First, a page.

Cancer survivor who watched dogs out of his hospital window to pass time gets surprised with ‘dream dog’
During chemotherapy, radiation and a 26-hour long surgery to fight cancerous tumors, 12-year-old Johnny Martin only wanted to talk about one thing.
“He would talk about [corgis] to everyone,” Michelle Boyer, Johnny’s mother, told Good Morning America.
For over a year, Johnny Martin has spent nearly every weekday at Lurie Children’s Hospital to treat the soft cell cancer that was ravaging his body.
His cancer is so rare that there has been only one other surgery similar to the one they performed on him at the hospital. It took a team 26 hours to completely remove the dozens of tumors that grew in his chest cavity.
“I wouldn’t wish that kind of surgery on anyone. We were scared he might not pull through,” says Johnny’s mother, Michelle Boyer.
During chemo sessions, as soon as he was able to stand again on his own Johnny would make his way to a familiar hospital window, and its view of the dog park nearby.
As he grew stronger, he began fantasizing about owning a dog himself. To pass the time during his daily chemo infusions, he told every nurse, oncologist and doctor about his “dream Corgi dog.”
“It was all he wanted to talk about, so we knew we needed to get in touch with an organization that could fulfill that wish for him,” said Jessica King, a social worker at Lurie Children’s Hospital.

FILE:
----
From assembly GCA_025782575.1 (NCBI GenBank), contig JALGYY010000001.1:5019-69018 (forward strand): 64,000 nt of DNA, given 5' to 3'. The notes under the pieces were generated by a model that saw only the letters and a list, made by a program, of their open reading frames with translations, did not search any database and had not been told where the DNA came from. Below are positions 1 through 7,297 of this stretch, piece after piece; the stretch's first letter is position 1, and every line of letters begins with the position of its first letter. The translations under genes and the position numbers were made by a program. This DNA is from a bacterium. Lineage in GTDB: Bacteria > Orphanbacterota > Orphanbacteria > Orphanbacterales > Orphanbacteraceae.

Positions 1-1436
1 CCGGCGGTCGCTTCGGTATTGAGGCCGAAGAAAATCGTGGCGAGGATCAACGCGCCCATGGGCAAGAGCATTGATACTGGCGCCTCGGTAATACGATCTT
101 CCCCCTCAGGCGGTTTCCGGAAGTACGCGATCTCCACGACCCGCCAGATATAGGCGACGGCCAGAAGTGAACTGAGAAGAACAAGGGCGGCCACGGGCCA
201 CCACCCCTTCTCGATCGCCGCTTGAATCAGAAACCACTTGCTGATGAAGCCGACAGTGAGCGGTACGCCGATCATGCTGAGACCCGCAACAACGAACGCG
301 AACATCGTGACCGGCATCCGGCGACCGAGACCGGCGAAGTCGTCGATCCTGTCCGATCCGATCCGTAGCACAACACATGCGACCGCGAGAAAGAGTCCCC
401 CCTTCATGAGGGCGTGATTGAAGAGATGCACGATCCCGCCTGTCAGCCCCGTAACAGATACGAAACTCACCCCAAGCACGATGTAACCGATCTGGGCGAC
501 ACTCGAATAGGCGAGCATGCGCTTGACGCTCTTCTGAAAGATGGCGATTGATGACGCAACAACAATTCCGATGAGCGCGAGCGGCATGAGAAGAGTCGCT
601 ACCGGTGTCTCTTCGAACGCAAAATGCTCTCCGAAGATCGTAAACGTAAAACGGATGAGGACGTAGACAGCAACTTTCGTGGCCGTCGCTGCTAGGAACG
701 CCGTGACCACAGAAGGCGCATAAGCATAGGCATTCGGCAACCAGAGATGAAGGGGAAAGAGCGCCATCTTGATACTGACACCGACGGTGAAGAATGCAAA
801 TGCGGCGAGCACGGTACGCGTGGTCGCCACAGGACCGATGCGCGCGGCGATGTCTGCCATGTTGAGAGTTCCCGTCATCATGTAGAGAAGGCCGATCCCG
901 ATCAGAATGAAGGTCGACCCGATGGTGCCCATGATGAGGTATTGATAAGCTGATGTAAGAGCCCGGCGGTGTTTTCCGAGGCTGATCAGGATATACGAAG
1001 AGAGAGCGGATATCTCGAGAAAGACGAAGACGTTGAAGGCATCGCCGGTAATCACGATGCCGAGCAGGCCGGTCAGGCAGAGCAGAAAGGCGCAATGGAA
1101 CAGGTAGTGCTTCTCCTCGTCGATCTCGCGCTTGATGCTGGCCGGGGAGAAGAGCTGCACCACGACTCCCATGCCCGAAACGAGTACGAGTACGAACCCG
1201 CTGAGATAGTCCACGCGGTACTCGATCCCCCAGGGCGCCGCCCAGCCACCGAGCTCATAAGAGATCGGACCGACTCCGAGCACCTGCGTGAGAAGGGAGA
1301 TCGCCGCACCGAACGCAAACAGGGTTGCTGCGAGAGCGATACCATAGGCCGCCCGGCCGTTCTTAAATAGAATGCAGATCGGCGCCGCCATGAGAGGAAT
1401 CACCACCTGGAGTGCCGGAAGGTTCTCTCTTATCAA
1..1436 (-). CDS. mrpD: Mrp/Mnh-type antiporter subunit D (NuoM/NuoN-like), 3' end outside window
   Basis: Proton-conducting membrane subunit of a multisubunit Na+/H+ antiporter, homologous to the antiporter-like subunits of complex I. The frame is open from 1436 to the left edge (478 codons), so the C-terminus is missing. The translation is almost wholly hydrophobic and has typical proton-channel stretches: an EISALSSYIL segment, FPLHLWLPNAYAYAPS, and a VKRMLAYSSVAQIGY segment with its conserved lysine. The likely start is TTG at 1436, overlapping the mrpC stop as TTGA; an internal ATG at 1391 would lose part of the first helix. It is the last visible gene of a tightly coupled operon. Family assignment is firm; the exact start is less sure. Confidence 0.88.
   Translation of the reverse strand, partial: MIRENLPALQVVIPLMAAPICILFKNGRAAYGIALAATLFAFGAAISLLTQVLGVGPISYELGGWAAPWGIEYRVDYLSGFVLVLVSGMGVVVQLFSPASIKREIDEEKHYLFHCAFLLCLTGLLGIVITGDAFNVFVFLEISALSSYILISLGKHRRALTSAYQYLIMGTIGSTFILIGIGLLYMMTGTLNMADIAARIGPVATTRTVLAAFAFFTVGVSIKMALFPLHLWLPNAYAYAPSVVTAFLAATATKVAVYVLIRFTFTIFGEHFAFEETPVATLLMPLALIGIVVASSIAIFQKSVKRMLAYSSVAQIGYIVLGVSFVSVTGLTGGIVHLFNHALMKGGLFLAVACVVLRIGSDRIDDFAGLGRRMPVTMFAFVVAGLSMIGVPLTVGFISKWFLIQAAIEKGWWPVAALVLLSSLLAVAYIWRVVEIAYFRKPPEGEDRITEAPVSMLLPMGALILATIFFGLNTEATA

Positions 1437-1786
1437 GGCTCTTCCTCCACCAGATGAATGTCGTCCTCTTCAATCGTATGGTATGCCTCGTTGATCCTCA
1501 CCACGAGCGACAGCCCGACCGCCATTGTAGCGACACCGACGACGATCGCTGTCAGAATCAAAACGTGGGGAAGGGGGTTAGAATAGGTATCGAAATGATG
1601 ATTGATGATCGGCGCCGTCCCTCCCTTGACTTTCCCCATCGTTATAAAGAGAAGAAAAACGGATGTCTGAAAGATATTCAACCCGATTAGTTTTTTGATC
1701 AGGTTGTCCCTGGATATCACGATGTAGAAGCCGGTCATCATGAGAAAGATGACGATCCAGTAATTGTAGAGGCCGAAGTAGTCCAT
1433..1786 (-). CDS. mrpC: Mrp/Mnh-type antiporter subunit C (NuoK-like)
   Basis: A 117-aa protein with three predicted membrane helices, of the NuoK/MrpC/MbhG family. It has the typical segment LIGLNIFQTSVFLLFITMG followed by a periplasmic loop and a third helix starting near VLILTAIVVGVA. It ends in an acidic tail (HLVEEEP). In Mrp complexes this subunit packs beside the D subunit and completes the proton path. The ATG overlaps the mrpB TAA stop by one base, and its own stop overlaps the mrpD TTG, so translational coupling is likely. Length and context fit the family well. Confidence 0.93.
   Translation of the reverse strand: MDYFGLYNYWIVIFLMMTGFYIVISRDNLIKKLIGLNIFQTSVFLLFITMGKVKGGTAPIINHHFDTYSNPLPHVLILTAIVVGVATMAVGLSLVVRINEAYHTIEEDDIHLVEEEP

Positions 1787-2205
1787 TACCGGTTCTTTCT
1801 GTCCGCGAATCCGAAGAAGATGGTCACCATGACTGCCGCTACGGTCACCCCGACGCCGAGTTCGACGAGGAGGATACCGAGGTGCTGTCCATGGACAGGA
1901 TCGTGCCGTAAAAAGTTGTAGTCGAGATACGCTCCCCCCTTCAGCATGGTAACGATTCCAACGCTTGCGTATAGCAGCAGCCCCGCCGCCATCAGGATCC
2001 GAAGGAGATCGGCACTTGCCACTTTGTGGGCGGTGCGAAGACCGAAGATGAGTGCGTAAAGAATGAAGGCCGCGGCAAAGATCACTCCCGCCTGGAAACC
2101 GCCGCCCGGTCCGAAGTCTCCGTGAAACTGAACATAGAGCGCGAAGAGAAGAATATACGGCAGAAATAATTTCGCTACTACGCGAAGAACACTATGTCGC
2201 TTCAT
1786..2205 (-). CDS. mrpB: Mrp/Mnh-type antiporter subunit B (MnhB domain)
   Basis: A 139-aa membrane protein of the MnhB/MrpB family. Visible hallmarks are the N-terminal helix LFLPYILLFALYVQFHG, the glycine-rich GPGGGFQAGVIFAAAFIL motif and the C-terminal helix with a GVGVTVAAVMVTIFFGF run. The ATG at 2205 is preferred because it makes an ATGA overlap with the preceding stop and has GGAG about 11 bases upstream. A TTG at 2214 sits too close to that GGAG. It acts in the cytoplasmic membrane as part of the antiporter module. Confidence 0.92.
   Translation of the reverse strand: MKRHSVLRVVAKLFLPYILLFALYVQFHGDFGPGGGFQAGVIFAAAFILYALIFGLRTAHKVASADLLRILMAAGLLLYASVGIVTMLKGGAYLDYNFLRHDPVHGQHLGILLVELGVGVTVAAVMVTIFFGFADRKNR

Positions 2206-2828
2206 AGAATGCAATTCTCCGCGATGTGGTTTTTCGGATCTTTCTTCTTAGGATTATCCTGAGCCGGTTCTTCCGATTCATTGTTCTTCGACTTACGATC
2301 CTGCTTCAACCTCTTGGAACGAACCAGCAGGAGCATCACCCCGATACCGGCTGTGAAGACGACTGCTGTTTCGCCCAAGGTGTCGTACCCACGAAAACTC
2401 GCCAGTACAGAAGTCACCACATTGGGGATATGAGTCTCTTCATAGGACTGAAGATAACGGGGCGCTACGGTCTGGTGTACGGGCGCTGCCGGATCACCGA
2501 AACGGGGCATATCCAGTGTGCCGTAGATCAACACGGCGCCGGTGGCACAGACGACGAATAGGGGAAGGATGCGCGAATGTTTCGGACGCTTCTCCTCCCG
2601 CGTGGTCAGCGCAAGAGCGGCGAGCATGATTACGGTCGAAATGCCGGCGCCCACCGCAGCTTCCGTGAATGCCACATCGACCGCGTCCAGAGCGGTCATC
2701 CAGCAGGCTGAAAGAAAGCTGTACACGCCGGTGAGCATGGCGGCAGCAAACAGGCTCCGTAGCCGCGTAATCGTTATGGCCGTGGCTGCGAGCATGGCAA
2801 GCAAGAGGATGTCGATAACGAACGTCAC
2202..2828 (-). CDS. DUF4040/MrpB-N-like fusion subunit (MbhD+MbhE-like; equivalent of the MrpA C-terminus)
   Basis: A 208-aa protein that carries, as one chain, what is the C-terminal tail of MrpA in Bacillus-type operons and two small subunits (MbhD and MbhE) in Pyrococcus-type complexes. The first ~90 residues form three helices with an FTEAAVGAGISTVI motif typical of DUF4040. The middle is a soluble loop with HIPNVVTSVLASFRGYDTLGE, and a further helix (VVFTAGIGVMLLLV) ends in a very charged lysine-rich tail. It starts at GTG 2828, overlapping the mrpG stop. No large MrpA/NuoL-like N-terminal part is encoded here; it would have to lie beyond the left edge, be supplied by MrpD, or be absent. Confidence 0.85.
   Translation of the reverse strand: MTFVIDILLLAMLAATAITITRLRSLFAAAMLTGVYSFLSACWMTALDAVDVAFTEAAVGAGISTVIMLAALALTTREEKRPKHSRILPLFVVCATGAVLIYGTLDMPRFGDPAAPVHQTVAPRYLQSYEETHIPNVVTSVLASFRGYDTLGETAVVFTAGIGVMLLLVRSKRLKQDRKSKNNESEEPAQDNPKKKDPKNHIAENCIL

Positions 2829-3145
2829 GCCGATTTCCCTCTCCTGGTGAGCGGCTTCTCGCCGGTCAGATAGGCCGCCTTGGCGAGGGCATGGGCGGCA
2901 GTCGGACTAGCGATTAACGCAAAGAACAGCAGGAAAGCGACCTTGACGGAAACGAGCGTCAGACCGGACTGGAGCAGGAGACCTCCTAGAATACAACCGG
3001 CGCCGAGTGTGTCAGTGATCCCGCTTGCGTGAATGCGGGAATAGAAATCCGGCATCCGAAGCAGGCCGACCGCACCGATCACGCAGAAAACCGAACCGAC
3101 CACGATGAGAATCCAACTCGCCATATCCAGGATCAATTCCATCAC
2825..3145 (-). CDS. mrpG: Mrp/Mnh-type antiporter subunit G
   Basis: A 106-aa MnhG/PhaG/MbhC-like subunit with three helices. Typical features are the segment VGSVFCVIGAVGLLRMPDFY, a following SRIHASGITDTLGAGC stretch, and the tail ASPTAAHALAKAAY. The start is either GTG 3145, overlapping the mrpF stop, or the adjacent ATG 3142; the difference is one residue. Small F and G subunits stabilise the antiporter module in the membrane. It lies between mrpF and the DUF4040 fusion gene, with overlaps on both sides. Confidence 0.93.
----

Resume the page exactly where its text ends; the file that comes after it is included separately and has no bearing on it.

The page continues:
They reached out to Little Wish Foundation, a nonprofit that works to bring joy to those who have suffered because of a medical condition.
“Whenever we get a puppy request, it’s extra special. … We were super excited and all over it,” founder Liz Niemiec said.
“I was 16 years old when I started Little Wish Foundation, and it was in memory of my friend Max, who battled kidney cancer. Before Max passed away his last wish was to get a puppy. I never forgot what a big difference and impact it made on his life,” Niemiec added.
Liz and her team of volunteers have been gifting puppies ever since, including a black and white Corgi they found for the unsuspecting boy leaving with his family from the front doors of the hospital across the street.
Both Niemiec and Boyer said the pair’s bond was instantaneous.
“It was unbelievable — just the smile on his face and the way Twinkie (the name Johnny gave his Corgi) just took to him immediately. You could tell that they had a special connection,” Boyer said.
Boyer also said that she’s hoping her son, who turns 13 in December, will be a good dog parent.
It was love at first sight, as the happy puppy eagerly licked Johnny’s surprised face. And for the first time, he was one of the dog owners at the park outside that hospital window.
He’s still undergoing chemo to ensure that the tumors do not grow back, but as of a month ago he went into remission.